So they can work together.
We have NO soffits for soffit vents to be in
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wrote:

That's sad. Someone should contact the Christian Soffits Fund. Homeless soffit vents should be helped.
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wrote:

Guess then you might want to talk to a roofer about power venting too.
tom
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wrote:

Why? Given that he isn't reporting any problems with the roof as it is, the only reason for changing it would be to conform with the new religion of orthodox roof-ventology.
Did the old roof expire 5 years early? If it didn't, then the current arrangement is perfectly adequate. --Goedjn
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imho:
I have learned when someone raises an issue, or is thinking about upgrading, there might be a larger underlining problem. This is why I believe that having a professional involved could be a good thing. Maybe more ventilation is needed, from some roofer's options, so rather than adding a ridge vent, maybe having a small fan at one gable end is a better choice than breaking the integrity of the roof.
Just a guess....
tom
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Extra ventilation can do no harm provided its properly installed.
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I seriously doubt any attic is going to be well ventilated during a hot summer with only two gable vents. That means the attic will get hotter and the heat will stay there longer, which means A/C will consume more energy and it can also affect the life of the shingles and sheathing. I see no downside to putting in a ridge vent while doing new shingles.
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Most importantly in many places is to remove the covering of plant life which can make even your current soffits very unuseful. After 15 years, I found a layer almost as thick as the lint on my dryer screen. Must have made the soffits less than 50% effective. It came off with a brush, as a thin sheet.
wrote:

To properly function, I agree.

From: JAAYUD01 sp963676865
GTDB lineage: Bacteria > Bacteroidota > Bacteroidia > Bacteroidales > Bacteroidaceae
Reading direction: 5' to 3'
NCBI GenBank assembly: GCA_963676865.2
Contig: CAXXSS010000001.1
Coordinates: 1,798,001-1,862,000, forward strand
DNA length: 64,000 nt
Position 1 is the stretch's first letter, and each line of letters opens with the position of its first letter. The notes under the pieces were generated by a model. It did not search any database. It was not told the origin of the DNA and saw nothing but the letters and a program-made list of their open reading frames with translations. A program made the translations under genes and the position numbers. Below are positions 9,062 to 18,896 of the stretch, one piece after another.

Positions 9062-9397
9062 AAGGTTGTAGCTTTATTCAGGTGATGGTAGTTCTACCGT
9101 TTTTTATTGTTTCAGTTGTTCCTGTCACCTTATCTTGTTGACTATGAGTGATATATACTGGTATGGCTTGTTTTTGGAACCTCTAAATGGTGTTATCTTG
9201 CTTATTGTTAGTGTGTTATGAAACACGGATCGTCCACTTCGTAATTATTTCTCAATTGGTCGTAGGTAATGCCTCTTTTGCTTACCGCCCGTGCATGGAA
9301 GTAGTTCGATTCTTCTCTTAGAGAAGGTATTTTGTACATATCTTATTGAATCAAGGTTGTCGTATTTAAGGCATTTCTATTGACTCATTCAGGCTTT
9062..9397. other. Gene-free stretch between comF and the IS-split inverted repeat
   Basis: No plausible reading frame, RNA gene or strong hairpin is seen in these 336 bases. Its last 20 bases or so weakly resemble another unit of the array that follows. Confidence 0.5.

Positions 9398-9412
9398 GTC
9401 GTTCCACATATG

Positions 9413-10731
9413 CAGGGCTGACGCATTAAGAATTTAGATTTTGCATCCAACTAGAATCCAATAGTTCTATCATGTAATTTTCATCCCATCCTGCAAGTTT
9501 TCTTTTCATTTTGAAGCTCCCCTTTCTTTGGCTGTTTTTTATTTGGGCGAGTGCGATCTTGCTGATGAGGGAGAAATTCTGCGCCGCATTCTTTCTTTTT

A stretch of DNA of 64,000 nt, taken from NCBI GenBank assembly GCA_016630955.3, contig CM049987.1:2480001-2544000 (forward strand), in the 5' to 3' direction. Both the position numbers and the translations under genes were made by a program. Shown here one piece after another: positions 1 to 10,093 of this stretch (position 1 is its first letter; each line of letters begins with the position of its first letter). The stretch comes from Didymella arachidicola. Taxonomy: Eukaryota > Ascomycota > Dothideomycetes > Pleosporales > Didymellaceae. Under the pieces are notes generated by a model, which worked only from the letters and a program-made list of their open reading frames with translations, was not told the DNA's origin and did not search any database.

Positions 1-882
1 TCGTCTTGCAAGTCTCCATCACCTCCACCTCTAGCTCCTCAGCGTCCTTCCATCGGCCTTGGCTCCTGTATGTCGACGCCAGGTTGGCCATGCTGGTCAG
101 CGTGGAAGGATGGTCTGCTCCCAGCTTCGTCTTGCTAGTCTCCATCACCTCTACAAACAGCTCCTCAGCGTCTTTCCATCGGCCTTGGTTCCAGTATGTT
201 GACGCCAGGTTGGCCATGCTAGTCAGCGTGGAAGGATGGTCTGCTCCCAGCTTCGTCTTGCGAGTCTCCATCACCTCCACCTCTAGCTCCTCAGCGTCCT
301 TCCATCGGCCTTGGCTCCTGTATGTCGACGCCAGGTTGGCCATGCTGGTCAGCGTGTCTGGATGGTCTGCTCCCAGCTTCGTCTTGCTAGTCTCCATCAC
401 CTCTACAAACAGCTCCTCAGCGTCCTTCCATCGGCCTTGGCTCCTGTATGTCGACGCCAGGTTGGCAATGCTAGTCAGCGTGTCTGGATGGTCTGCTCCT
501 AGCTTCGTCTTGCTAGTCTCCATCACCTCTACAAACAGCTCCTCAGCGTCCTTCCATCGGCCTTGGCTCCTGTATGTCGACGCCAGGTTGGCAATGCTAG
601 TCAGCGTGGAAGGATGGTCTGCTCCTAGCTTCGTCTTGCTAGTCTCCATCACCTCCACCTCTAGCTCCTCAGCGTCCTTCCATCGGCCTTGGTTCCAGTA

But assuming an indadquate amount of soffits, I can't help thinking that there will still be more ventilation with a ridge vent than without one.
Sort of like there is more current in a series circuit with a 10 ohm and a 5 ohm resistor, than there is with a 10 ohm and a 20 ohm resistor. The 10 ohm represents the soffits, the 5 ohm the ridge vent and gables, and the 20 ohm only the gables. (With enough lint on the soffit, I'd make them 20 or 30 ohms.)

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get rid of the gable vents! and absolutley install the ridge vent, it will work much better and the gable vents will interfere with the natural convection of the ridge vent. the ridge vent will not leak if installed properly. i have installed them on a two pitch over cedar shake roof with no leaks

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Add ridge vent leave the gable end vents then this summer when its HOT, try covering the gable vents from inside.
Compare attic temps both ways and leave them whichever is best, coolest:)
simple easy solution
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That's an interesting idea. To get any reasonable data, he's have to measure it either on days with identical temps, sun and wind. Doubt you could get good data on one day, by changing it for an hour or two, because the attic/roof will be warming up as the day goes on.
I'm surprised no one has actually done this as a real test. Would be easy to do and would help settle the debate. If they have, I've never seen it. I tend to favor the idea that hot air rises, more ventilation is better, and leaving the gables open is fine.
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wrote:

The OP said something about no soffets, and no soffet vents.
tom @ www.Consolidated-Loans.info